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Railroad Bill Likely to Be Pushed Off Until Next Year

Bill Clark/CQ Roll Call File Photo
Businesses that move goods by rail or depend on railroads to carry raw materials — such as power plants that burn coal — are appealing to Rockefeller to help them challenge what they view as unfair increases in rail cargo rates in recent years.

With time running out before the current authorization of federal railroad programs expires at the end of September, it looks increasingly likely that lawmakers will postpone new rail legislation until next year and roll it into a bigger surface transportation bill.

Rail bills have yet to be introduced in either chamber — leaving insufficient time for lawmakers to take up the complex legislation in the brief window for congressional action in September. While the future of Amtrak has dominated early discussions about a rail bill, a fight between freight railroads and shippers who rely on the carriers is shaping up as a bigger stumbling block to a rail bill.

“Things are not looking good for this getting wrapped up by the end of the year,” said a lobbyist for commodities shippers who depend on freight railroads to move goods to market. “There’s just too wide a divide at this point.”

Rail operators represented by such groups as the Association of American Railroads have been waging a high-profile advertising campaign in recent months touting the billions of dollars of private sector infrastructure investment in freight railroads. House Transportation and Infrastructure Chairman Bill Shuster, R-Pa., is widely viewed as an ally of the railroads and has said he is aiming to produce a timely bill.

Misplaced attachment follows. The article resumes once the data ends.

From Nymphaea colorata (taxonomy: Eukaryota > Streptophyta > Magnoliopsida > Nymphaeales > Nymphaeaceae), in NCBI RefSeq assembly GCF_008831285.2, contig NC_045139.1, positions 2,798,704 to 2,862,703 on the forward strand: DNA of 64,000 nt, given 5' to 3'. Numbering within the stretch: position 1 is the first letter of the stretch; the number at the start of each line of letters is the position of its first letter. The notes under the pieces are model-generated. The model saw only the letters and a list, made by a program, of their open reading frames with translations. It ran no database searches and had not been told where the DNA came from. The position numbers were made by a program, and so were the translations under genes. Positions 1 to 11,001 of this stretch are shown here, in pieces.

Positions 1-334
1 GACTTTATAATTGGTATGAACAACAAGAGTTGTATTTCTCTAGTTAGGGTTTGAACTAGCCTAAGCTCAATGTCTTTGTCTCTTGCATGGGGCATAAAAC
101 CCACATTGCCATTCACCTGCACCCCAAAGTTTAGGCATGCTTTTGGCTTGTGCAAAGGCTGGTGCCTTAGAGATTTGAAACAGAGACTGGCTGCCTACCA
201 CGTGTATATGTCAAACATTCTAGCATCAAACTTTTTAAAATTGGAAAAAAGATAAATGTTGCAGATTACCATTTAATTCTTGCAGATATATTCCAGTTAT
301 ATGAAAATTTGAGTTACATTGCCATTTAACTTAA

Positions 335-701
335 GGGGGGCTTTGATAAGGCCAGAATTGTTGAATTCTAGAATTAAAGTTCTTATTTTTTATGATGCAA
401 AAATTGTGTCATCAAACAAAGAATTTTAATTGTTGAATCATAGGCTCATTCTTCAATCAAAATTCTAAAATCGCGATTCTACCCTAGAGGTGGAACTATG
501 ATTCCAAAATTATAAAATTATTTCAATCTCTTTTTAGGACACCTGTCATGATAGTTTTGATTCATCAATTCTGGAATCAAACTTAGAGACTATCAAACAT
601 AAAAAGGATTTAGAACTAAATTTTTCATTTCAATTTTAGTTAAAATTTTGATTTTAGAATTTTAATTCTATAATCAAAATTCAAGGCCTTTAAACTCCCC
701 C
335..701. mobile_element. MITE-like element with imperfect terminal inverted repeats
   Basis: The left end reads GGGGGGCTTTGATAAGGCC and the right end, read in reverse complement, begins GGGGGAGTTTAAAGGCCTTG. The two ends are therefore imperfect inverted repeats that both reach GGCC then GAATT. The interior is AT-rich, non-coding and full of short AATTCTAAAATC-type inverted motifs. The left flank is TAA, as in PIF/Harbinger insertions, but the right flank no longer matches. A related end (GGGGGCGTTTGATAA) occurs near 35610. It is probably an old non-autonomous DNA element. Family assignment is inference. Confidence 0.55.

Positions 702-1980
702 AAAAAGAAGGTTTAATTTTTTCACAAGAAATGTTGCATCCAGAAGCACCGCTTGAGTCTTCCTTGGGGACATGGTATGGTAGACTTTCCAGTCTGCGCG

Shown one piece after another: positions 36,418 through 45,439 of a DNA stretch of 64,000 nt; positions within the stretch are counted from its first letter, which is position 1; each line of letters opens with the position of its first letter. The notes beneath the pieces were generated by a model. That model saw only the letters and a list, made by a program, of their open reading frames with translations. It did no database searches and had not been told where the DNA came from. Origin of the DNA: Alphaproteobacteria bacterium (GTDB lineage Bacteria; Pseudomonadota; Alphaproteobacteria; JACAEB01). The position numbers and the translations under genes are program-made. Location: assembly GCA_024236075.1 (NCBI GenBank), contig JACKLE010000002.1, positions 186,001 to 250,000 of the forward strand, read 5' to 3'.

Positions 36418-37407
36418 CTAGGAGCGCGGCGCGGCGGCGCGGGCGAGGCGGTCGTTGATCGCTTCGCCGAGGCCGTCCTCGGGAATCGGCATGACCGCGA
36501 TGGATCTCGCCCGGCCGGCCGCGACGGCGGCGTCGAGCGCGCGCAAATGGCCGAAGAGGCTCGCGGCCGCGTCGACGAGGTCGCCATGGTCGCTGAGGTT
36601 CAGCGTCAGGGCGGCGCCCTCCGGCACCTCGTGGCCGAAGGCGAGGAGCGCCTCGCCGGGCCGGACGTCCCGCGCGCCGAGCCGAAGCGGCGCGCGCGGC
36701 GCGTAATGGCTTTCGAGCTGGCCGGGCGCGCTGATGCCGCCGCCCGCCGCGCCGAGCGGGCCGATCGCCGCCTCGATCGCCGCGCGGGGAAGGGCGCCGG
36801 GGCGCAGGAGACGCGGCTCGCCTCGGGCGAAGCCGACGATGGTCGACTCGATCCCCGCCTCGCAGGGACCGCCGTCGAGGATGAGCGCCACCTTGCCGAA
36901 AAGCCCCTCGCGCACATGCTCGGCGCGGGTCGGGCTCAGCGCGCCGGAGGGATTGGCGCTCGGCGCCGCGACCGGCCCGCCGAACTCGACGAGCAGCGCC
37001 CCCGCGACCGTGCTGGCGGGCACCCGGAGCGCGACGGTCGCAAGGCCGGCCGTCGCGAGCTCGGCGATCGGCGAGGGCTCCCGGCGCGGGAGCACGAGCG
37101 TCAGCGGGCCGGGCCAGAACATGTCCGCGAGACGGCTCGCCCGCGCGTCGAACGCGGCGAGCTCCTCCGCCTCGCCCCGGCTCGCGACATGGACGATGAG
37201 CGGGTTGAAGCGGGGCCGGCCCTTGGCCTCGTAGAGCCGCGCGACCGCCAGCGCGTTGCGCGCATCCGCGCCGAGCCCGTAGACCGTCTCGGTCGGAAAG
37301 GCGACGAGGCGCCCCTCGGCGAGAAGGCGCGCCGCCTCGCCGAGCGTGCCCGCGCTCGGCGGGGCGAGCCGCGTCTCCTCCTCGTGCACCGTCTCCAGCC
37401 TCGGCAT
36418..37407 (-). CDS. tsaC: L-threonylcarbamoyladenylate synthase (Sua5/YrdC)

Businesses that move goods by rail or depend on railroads to carry raw materials — such as power plants that burn coal — are appealing to Senate Commerce, Science and Transportation Chairman Jay Rockefeller, D-W.Va., to help them challenge what they view as unfair increases in rail cargo rates in recent years.

“Lack of competition in the freight rail industry is hurting American manufacturers and producers,” a coalition of businesses that ship by rail said last week in a letter to Rockefeller. “The nation needs a pro-competitive national freight rail transportation system to ensure fair prices and reasonable service for rail-dependent shippers.”

Democrats from West Virginia — the nation’s second-biggest coal-producing state, which is reliant on railroads to move the product — have a long history of battling the railroads. West Virginia Democrat Harley Staggers was the House champion of a 1980 law (PL 96-448) that largely deregulated the rail shipping industry.

A 2007 report by the Government Accountability Office said freight rail charges for most goods had dropped considerably since changes mandated under the law took effect in the mid-1980s.

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